Global Energy Review 2021 report

Initial estimates for 2020 energy demand and CO2 emission was released recently in an annual report Global Energy Review by International Energy Agency (IEA).

  • The Global Energy Review is annual update on the latest trends in world energy and CO2 emissions.
  • It covers all the main fuels and technologies, providing insights across regions, economies and countries.

Highlights of the report:

  • Global energy-related carbon dioxide (CO2) emissions are on course to surgeby 1.5 billion tonnes in 2021 driven by in the resurgence of coal use in the power sector.
    • The second-largest increase in history.
    • This would be the biggest annual rise in emissions since 2010, during the carbon-intensive recovery from the global financial crisis.
  • CO2 emissions will increase by almost five per cent in 2021 to 33 billion tonnes.
    • The key driver is coal demand, which is set to grow by 4.5 per cent, surpassing its 2019 level and approaching its all-time peak from 2014, with the electricity sector accounting for three-quarters of this increase.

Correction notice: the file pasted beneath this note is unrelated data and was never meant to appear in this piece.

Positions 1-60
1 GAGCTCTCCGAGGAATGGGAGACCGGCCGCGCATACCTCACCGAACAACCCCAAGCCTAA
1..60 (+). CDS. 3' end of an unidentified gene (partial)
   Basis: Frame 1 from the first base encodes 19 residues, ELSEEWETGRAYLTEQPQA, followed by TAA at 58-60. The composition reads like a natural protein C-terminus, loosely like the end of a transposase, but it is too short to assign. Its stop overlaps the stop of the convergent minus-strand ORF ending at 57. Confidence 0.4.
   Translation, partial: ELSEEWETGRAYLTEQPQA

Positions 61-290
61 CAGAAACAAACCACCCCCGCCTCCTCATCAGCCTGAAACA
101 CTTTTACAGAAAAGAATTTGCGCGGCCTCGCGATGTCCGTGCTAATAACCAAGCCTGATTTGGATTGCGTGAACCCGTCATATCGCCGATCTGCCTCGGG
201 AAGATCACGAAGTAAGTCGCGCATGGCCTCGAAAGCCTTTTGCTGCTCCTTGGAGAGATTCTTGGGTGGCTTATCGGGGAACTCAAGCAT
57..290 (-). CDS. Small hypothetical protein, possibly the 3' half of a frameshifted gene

• Global energy demand is set to increase by 4.6 per cent in 2021, led by emerging markets and developing economies, pushing it above its 2019 level.
  • Demand for all fossil fuels is on course to grow significantly in 2021, with both coal and gas set to rise above their 2019 levels.
  • Oil is also rebounding strongly but is expected to stay below its 2019 peak, as the aviation sector remains under pressure.
    • More than 80 per cent of the projected growth in coal demand in 2021 is set to come from Asia, led by China.
  • Electricity generation from renewables is set to leap by over eight per cent in 2021.
  • The biggest contribution to that growth comes from solar and wind.
    • Electricity generation from wind is projected to grow by 275 terawatt-hours, or around 17 per cent, from last year.
    • Electricity generation from solar PV is expected to increase by 145 terawatt-hours, up almost 18 per cent from last year.
    • Their combined output is on track to reach more than 2800 terawatt-hours in 2021.
  • Renewables are set to provide 30 per cent of electricity generationworldwide in 2021.
  • China is expected to account for almost half of the global increase in electricity generation from renewables, followed by the US, the European Union and India.

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